Mp3 Experiment #15 – Featuring our Special Projects

It’s that time of season where we like to feature each of our Special Projects so that you, the Make Music New York community, can have a better understanding of the many great ways to enjoy our music celebrations on Thursday, June 21st (mark your calendar!). Look for regular blog posts outlining events across neighborhoods and boroughs, featuring amazing and engaging musicians from the New York area.

This week, I got to chat with Charlie Todd, founder of Improv Everywhere – a comedic performance art group that carries out “missions” in public places. Last year, he worked with Make Music New York on Mp3 Experiment 14 – he’ll be back this year with another special project to check out!

Spencer Kulow: Hi Charlie! We’re excited to have Improv Everywhere return to present Mp3 Experiment Number 15 for Make Music New York this June 21st. Would you mind giving us a bit of the history behind the Mp3 Experiments, and maybe speak to the inspiration behind the concept?

Charlie Todd: I created The Mp3 Experiment in 2004, which was when the iPod was really becoming pervasive in New York City. I remember sitting on the subway and noticing that almost everyone on the car had white earbuds. That made me think, wouldn’t it be cool if everyone was listening to the same music? That if we all had a shared soundtrack in our ears? That led me to develop the first Mp3 Experiment in December of 2004 with composer Tyler Walker.We took that idea of a shared soundtrack and added instructions from a narrator, making it an interactive experience.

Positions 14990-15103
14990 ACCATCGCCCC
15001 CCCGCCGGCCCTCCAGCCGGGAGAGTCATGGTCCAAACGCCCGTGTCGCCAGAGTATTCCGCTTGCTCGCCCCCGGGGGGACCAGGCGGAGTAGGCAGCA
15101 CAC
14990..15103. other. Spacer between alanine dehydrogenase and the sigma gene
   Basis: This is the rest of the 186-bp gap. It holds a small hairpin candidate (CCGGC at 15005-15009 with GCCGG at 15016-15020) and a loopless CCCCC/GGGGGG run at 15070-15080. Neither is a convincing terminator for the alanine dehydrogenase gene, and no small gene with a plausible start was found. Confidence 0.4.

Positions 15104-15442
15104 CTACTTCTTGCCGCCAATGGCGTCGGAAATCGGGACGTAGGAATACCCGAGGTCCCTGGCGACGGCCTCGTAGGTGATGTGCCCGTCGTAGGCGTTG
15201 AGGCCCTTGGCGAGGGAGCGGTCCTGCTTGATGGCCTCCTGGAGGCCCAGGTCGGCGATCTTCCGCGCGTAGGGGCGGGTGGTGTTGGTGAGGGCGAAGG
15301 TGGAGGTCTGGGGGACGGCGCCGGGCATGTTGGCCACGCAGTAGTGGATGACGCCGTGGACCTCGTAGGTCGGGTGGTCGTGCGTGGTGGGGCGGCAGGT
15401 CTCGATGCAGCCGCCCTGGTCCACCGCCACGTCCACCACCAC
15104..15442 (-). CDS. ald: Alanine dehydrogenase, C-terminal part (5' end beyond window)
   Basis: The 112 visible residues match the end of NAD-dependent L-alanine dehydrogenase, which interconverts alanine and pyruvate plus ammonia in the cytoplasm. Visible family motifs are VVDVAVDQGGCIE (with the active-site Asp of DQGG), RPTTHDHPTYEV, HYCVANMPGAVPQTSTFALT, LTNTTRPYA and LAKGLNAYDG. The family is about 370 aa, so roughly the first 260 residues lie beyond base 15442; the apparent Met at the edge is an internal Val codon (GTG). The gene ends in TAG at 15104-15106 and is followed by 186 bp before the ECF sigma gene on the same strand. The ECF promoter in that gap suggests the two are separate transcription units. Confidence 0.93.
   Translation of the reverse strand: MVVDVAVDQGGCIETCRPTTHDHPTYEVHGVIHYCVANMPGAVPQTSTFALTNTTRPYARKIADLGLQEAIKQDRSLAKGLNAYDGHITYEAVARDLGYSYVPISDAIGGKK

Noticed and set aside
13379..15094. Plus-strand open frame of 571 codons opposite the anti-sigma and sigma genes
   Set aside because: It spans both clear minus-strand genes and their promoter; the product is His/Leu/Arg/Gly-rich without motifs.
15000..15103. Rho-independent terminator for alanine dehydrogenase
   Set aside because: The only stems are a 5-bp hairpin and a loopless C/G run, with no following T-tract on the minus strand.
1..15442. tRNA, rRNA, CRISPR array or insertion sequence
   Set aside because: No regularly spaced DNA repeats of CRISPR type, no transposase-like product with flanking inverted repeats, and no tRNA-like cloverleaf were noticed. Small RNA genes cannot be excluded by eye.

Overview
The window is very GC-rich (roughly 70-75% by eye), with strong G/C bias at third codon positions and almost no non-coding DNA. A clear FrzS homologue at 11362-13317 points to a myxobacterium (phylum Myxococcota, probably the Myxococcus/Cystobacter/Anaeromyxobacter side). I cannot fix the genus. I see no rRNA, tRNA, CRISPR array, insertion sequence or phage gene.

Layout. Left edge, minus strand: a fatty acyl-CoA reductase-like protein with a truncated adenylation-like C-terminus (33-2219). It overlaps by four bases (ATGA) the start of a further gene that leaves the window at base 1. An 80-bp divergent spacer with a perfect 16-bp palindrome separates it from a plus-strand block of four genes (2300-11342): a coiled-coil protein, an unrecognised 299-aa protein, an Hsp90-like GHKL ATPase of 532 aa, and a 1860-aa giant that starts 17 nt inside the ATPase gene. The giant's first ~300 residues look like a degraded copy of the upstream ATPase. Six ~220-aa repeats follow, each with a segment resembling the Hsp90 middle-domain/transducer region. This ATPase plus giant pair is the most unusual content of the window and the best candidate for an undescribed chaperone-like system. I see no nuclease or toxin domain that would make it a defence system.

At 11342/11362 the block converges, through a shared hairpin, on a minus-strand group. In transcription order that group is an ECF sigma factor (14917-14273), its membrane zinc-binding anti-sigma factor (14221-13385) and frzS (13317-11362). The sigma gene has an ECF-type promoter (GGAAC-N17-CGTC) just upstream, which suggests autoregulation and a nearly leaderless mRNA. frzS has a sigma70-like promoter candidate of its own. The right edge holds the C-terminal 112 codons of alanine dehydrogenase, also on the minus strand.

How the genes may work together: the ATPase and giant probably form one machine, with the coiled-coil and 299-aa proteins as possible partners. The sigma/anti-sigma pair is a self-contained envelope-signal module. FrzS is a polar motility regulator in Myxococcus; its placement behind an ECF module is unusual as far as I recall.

That first year some people participated by burning the mp3 file to a Discman. We’ve come along way from those early days to the smartphone app we use now. The first couple of experiments were small, with 100-200 people involved, but we’ve grown over the years and now attract thousands of people. It makes me so happy to watch a crowd of 3,000 people participating in the same fun, ridiculous event.

SK: How has Make Music New York fit into the history of the Mp3 Experiments?

CT: Over the past fifteen years we’ve had partnerships with lots of great cultural institutions like River to River, the Brooklyn Beat Festival, and Governors Island. We like to partner with festivals to attract a new audience and bring the event to new places. Last year was our first partnership with MMNY, and we’re thrilled to be working with them again this year.

Traditionally the Mp3 Experiment has been a mostly silent event. It’s a massive crowd of people blending in to the real world, surprising and delighting others as they carry out secret instructions from their headphones. Working with Make Music New York has inspired us to make a bit more noise. Last year in Battery Park we distributed 3,000 “Boomwhackers” to our participants and had them play a song together. This year we have another surprise musical prop that we’ll be distributing.